Yeah I also thought it seemed like a play, similiar to Glengarry, but I actually enjoyed this more. Also I don't think any one was saying the film was influenced by Tarantino, just drawing similarities . This is definitly a film that stands on its own. Gordon says it better in the post above me
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  #29  
Old 11-30-2012, 11:48 PM

Just got back from seeing this and damn did it deliver. It wasn't as preachy as I was led on to believe at all either.

Pitt is once again awesome and Jackie Cogan might rival Tyler Durden as his coolest character yet.

I'll add some more thoughts on it later (too tired right now)

9/10
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  #30  
Old 12-01-2012, 12:22 AM
The film of the year till this point.
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  #31  
Old 12-01-2012, 02:17 AM
Extremely mixed bag for me. A tight and darkly funny crime thriller is nearly ruined by Dominik's thematic obsession. There is an overabundance of heavy handed political and economical commentary that felt insulting in its unnecessary repetition. The first 20 minutes are terrific, but once Pitt hits the scene in a surprisingly minimal and thankless role (the film belongs to Gandolfini and Scoot McNairy) the obvious chitchat and constant use of video and audio recordings of political discussion becomes almost too much to handle. I appreciate the look into the lives of "gangsters," as it were and how their job is just like any other and has the same concerns, issues, etc. and this material handled the subtext well. It's depiction of a cynical, recession-laden, and violent America is chilling. But everything is is in excess of what is already made clear. The film's form and style is beautiful (if not a bit overdone in a certain drug induced haze), and there are visceral and exciting moments. But someone needed to tell Dominik to calm down and trust his audience a bit more.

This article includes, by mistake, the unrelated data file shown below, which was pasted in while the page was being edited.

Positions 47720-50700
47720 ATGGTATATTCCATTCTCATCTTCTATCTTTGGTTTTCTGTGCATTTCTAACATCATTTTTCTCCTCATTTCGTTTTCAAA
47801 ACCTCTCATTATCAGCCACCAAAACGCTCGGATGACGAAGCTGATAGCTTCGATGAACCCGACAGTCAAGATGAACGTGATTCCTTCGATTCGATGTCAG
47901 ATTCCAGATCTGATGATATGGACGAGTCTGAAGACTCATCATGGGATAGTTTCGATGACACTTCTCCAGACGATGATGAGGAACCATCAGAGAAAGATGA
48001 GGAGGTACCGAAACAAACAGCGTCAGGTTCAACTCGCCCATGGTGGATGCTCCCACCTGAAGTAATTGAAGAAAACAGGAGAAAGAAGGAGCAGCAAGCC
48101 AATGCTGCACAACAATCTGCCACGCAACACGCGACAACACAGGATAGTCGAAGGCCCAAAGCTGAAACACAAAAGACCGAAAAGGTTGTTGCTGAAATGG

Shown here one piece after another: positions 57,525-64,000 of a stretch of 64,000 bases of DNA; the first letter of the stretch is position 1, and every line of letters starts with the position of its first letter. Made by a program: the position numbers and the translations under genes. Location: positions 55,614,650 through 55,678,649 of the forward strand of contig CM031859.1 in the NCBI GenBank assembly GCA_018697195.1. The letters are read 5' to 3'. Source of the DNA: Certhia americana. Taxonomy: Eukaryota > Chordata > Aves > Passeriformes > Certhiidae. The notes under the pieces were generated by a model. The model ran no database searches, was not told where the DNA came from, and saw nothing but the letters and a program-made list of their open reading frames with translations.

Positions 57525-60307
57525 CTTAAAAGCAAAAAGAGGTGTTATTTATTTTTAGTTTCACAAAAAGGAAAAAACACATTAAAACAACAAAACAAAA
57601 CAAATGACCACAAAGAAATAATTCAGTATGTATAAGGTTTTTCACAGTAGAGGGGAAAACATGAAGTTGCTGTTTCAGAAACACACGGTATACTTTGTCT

This surprises me, as Assassination of Jesse James was my favorite film of the previous decade and everyone else on the board seems to have loved the film. Another one this year I'm just not in line with it seems, although the critics are more mixed than you fine lot.
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  #32  
Old 12-01-2012, 11:06 AM
Killing Them Softly - 8/10 or ****/***** stars

Andrew Dominik's latest directorial effort Killing Them Softly is a lean, mean, gritty crime film, depicting the lives of pathetic, low-level criminals, the harsh consequences of their poorly thought out criminal activities, and the relationships shared between criminals and hit men. Although the film is graphically violent at times, this is a dialogue-heavy crime film, and occasionally darkly funny. The performances are great, with the stand-out being Brad Pitt as Jackie Cogan, a cold-blooded, yet charismatic and sensitive hit man. Narratively speaking, it's rather simplistic, but thematically speaking, it's complex. What I found most intriguing and surprising about the film is its political edge, which, in a way, explains the actions, motives, and beliefs of the characters. Despite a brisk 97-minute running time, Killing Them Softly is a complete film, leaving the viewer with plenty to think about after the end credits. This is not your average crime thriller, and that's what makes it one of the best films of 2012.

Strider

Last edited by Strider; 12-01-2012 at 11:57 AM..
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  #33  
Old 12-01-2012, 03:30 PM
Loved it. Andrew Dominik called the documentary Salesman an inspiration for the film, and boy is he spot on there. The sense of desperation he creates through the writing, acting and cinematography becomes almost unbearable as the film slowly builds its way to Pitt's powerful final line. Yes, the film is on the nose, but I almost think it is necessary that it's done this way. The film was originally titled Cogan's Trade, then changed to Killing Them Softly. I think the most appropriate title would be "Reality Check".

Last edited by Bourne101; 12-01-2012 at 08:07 PM..
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  #34